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Art Behind the Scenes Curatorial

Questions of Provenance—The Marriage Trap by Jan Victors, Part 1

Jan Victors (Dutch, 1619–after 1676), The Marriage Trap, ca. 1640–60. Oil on canvas. Milwaukee Art Museum, Gift of Richard and Erna Flagg M1974.233. Photo credit: John Nienhuis, Dedra Walls.
Jan Victors (Dutch, 1619–after 1676), The Marriage Trap, ca. 1640–60. Oil on canvas. Milwaukee Art Museum, Gift of Richard and Erna Flagg M1974.233. Photo credit: John Nienhuis, Dedra Walls.

Jan Victors (Dutch, 1619–after 1676) was probably a student of the famous Dutch Golden Age artist Rembrandt (Dutch, 1606–1669). Just like his contemporaries, Victors created works with various popular subjects, including religious scenes, portraits, and genre paintings.

The Milwaukee Art Museum has a market scene in its collection which falls into this last category. The Marriage Trap is set along the familiar canals of Holland. A peasant wedding party is purchasing a fish for the ensuing celebration.

But the Dutch loved layering painting with many layers of symbolism–often for a humorous result.  Victor’s ability in combining realism with humor is illustrated by the context and placement of the fish.  It is most likely intended as a sexual metaphor!

Recently, The Marriage Trap was on our list for submission to the Art Loss Register. A quick look at the thick object file—where we keep records and correspondence related to one artwork—showed me that there was some untangling to do! So, I carefully read through everything, looked for more resources, and double checked it all before organizing it in a clearly stated entry for our collection database.

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Art Behind the Scenes Curatorial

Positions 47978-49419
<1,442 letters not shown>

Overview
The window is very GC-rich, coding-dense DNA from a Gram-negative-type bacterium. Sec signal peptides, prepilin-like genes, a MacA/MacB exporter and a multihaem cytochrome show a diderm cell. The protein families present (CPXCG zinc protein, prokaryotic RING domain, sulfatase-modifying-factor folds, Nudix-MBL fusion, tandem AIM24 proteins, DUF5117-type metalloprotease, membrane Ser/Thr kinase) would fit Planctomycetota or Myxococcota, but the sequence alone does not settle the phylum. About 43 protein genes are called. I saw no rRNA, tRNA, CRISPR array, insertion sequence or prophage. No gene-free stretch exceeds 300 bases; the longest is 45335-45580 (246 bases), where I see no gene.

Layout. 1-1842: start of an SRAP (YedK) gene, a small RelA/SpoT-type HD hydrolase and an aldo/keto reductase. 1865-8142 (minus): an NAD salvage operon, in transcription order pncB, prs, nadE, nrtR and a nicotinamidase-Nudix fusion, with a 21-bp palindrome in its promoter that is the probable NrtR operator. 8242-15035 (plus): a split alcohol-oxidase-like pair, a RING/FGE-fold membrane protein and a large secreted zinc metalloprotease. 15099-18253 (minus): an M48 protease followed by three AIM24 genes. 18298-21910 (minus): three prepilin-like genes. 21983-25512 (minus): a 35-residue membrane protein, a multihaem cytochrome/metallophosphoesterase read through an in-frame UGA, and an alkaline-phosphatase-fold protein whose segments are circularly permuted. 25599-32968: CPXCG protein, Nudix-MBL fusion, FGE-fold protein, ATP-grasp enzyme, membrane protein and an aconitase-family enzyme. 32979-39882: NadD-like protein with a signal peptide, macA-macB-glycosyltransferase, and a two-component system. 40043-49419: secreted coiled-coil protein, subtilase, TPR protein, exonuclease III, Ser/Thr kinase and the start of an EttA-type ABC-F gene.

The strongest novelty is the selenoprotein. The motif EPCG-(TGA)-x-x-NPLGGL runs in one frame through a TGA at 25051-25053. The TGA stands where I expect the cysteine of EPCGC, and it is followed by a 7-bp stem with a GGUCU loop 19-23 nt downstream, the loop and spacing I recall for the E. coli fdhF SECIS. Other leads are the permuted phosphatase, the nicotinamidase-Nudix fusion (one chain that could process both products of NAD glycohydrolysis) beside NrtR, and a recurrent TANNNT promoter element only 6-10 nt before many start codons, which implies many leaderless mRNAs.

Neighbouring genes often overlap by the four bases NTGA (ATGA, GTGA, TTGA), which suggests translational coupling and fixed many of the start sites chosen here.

From the Collection–Margaret, Lady Tufton by Anthony Van Dyck and Studio

Anthony van Dyck and Studio. Margaret, Lady Tufton, ca. 1632. Oil on canvas. Milwaukee Art Museum, Gift of Mr. and Mrs. William D. Vogel. Photo credit John R. Glembin
Anthony van Dyck and Studio. Margaret, Lady Tufton, ca. 1632. Oil on canvas. Milwaukee Art Museum, Gift of Mr. and Mrs. William D. Vogel. Photo credit John R. Glembin

Recently brought out of the vault for display in Gallery #5 is a portrait of Margaret, Lady Tufton (1636-1687).  A beauty of the English court, she was the granddaughter of Edward, 1st Baron Wotton, a diplomat and court official for Queen Elizabeth I.

Margaret is shown in her elegant silk gown (which is actually an informal dress because of the loose, flowing fabric and lack of lace collar and cuffs; it shows a significant amount of bare skin!).  She has beautifully arranged curls and wears expensive matched pearls.  To accentuate her loveliness, she holds delicate roses in her lap.

When this painting entered the Milwaukee Art Museum’s collection in 1956, it was heralded as a masterpiece of the Flemish painter Anthony van Dyck (1599–1641).  Van Dyck was one of the greatest portrait painters of all time. He influenced generations of later portrait painters, including Thomas Gainsborough (English, 1727-1788).  Using brilliant brushwork, elegant compositions, and luscious textiles, he gives his subjects an easy aristocratic air while still making it clear that they are beautiful, virtuous, and powerful.

But now the artist of this work is listed as “Anthony van Dyck and Studio.”  What does this mean?